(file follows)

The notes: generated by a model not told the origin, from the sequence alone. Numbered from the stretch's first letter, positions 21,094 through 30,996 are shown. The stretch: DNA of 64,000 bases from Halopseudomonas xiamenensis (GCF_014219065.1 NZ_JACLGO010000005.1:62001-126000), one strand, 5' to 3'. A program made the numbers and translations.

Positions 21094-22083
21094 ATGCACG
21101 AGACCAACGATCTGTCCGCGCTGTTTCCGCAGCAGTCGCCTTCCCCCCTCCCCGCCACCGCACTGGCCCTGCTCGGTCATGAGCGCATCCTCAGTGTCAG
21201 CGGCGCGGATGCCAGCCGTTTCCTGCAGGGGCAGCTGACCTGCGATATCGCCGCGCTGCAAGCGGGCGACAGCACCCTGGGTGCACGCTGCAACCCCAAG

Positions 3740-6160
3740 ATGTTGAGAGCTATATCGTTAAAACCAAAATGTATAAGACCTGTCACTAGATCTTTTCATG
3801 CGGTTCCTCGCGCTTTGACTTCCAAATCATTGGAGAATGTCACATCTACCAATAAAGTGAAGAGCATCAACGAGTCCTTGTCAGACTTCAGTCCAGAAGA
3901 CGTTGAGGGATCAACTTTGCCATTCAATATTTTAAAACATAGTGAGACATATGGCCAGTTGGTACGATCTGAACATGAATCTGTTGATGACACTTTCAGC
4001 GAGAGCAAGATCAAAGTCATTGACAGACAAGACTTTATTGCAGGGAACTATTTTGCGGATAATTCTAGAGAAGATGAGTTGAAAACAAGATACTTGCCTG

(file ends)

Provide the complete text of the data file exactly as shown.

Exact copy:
The notes: generated by a model not told the origin, from the sequence alone. Numbered from the stretch's first letter, positions 21,094 through 30,996 are shown. The stretch: DNA of 64,000 bases from Halopseudomonas xiamenensis (GCF_014219065.1 NZ_JACLGO010000005.1:62001-126000), one strand, 5' to 3'. A program made the numbers and translations.

Positions 21094-22083
21094 ATGCACG
21101 AGACCAACGATCTGTCCGCGCTGTTTCCGCAGCAGTCGCCTTCCCCCCTCCCCGCCACCGCACTGGCCCTGCTCGGTCATGAGCGCATCCTCAGTGTCAG
21201 CGGCGCGGATGCCAGCCGTTTCCTGCAGGGGCAGCTGACCTGCGATATCGCCGCGCTGCAAGCGGGCGACAGCACCCTGGGTGCACGCTGCAACCCCAAG

Positions 3740-6160
3740 ATGTTGAGAGCTATATCGTTAAAACCAAAATGTATAAGACCTGTCACTAGATCTTTTCATG
3801 CGGTTCCTCGCGCTTTGACTTCCAAATCATTGGAGAATGTCACATCTACCAATAAAGTGAAGAGCATCAACGAGTCCTTGTCAGACTTCAGTCCAGAAGA
3901 CGTTGAGGGATCAACTTTGCCATTCAATATTTTAAAACATAGTGAGACATATGGCCAGTTGGTACGATCTGAACATGAATCTGTTGATGACACTTTCAGC
4001 GAGAGCAAGATCAAAGTCATTGACAGACAAGACTTTATTGCAGGGAACTATTTTGCGGATAATTCTAGAGAAGATGAGTTGAAAACAAGATACTTGCCTG